22. Client message protocol

22.1. Introduction

.intro: The client message protocol provides a means by which clients can receive messages from the MPS. The motivating use case is finalization notification (see design.mps.finalize), but the mechanism is also used for feedback about collections.

.contents: This document describes the design of the external and internal interfaces and concludes with a sketch of an example design of an internal client. The example is that of implementing finalization using the MRG pool.

.readership: Any MPS developer.

22.2. Requirements

.req.synchronous: The message protocol must be synchronous with the client program: that is, the client program must be able to choose when to collect and act on messages. Justification: [Boehm_2002] shows that asynchronous finalization is impossible to implement correctly.

.req.reliable: Posting a message must be reliable: that is, it must not fail for a dynamic reason such as running out memory to store the message. Justification: messages can’t be used to implement finalization unless the messages can be delivered reliably.

.req.extensible.types: The message mechanism must be extensible with new types of message in future versions of the MPS, without breaking client programs that do not receive those types of message.

.req.resources: It follows from .req.extensible.types that messages must not use resources unless the client program has requested them (otherwise resources would leak in client programs that have not been updated to handle new types of message).

.req.extensible.fields: It must be possible to add new fields to existing types of message in future versions of the MPS, without breaking client programs that do not receive those types of message.

22.3. Design

.sol.synchronous: Messages are stored on a ring belonging to the arena. An interface is provided that allows the client program to collect messages from the ring at a time of its choosing.

.sol.reliable: The memory needed for the message is allocated at an earlier point in time, when it possible to communicate an allocation failure via a result code. In particular, space for a finalization message is allocated when the client program calls mps_finalize(), and space for trace messages is allocated in the arena (there can be at most one instance of each message per trace, and the maximum number of traces is known statically).

.sol.resources: Messages are not posted unless they belong to a type that has been enabled by the client program calling mps_message_enable(). This means that message types that are not understood by the client program are not posted and use no resources.

.sol.extensible.fields: Message fields are retrieved by calling accessor functions.

22.4. External interface

22.4.1. Functions

.if.fun: The following functions are provided:

.if.fun.poll: mps_message_poll() sees whether there are any messages pending. Returns 1 only if there is a message on the queue of arena. Returns 0 otherwise.

.if.fun.enable: mps_message_type_enable() enables the flow of messages of a certain type. The queue of messages of a arena will contain only messages whose types have been enabled. Initially all message types are disabled. Effectively this function allows the client to declare to the MPS what message types the client understands.

.if.fun.disable: mps_message_type_disable() disables the flow of messages of a certain type. The antidote to mps_message_type_enable(). Disables the specified message type. Flushes any existing messages of that type on the queue, and stops any further generation of messages of that type. This permits clients to dynamically decline interest in a message type, which may help to avoid a memory leak or bloated queue when the messages are only required temporarily.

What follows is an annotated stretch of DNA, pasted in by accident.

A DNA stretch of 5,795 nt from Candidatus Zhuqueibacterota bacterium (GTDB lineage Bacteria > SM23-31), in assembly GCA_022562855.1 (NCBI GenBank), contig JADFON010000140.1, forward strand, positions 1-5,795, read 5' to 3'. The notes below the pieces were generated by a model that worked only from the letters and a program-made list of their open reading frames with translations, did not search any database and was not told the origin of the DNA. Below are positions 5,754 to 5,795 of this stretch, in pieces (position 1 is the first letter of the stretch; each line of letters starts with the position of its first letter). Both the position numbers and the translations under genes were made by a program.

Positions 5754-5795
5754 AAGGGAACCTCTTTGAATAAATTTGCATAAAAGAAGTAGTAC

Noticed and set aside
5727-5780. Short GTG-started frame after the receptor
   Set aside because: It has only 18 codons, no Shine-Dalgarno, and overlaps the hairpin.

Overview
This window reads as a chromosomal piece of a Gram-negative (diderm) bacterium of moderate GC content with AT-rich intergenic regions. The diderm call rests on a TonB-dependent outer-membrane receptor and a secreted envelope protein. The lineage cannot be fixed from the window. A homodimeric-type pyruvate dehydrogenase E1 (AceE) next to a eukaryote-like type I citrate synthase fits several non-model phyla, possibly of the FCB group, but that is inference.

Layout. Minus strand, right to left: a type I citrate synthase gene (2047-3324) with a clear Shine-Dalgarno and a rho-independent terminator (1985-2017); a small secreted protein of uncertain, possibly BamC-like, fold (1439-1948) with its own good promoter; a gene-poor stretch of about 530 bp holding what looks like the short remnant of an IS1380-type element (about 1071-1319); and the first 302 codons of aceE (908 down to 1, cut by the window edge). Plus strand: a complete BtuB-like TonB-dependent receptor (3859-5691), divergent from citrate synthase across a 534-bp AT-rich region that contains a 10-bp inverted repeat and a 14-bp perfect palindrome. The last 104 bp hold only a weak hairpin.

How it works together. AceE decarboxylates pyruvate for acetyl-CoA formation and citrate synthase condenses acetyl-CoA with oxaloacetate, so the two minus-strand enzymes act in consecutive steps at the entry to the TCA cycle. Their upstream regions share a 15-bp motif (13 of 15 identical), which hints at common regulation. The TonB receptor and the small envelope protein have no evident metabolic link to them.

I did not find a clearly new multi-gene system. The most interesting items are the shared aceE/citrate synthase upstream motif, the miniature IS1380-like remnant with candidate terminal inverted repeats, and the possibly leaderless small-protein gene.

.if.fun.get: mps_message_get() begins a message “transaction”. If there is a message of the specified type on the queue then the first such message will be removed from the queue and a handle to it will be returned to the client via the messageReturn argument; in this case the function will return TRUE. Otherwise it will return FALSE. Having obtained a handle on a message in this way, the client can use the type-specific accessors to find out about the message. When the client is done with the message the client should call mps_message_discard(); failure to do so will result in a resource leak.

.if.fun.discard: mps_message_discard() ends a message “transaction”. It indicates to the MPS that the client is done with this message and its resources may be reclaimed.

.if.fun.type.any: mps_message_queue_type() determines the type of a message in the queue. Returns TRUE only if there is a message on the queue of arena, and in this case updates the typeReturn argument to be the type of a message in the queue. Otherwise returns FALSE.

.if.fun.type: mps_message_type() determines the type of a message (that has already been got). Only legal when inside a message transaction (that is, after mps_message_get() and before mps_message_discard()). Note that the type will be the same as the type that the client passed in the call to mps_message_get().

22.4.2. Types of messages

.type: The type governs the “shape” and meaning of the message.

.type.int: A message type is an integer belonging to the MessageType enumeration.

.type.semantics: A type indicates the semantics of the message.

.type.semantics.interpret: The semantics of a message are interpreted by the client by calling various accessor methods on the message.

.type.accessor: The type of a message governs which accessor methods are legal to apply to the message.

.type.finalization: There is a finalization type, MessageTypeFINALIZATION.

.type.finalization.semantics: A finalization message indicates that an object has been discovered to be finalizable (see design.mps.poolmrg.def.final.object for a definition of finalizable).

.type.finalization.ref: The accessor function mps_message_finalization_ref() retrieves the reference to the object which is finalizable.

.type.finalization.ref.scan: Note that the reference returned must be stored in scanned memory.

22.5. Internal interface

22.5.1. Types

struct MessageStruct *Message

.message.type: Message is the type of messages.

.message.instance: Messages are instances of Message Classes.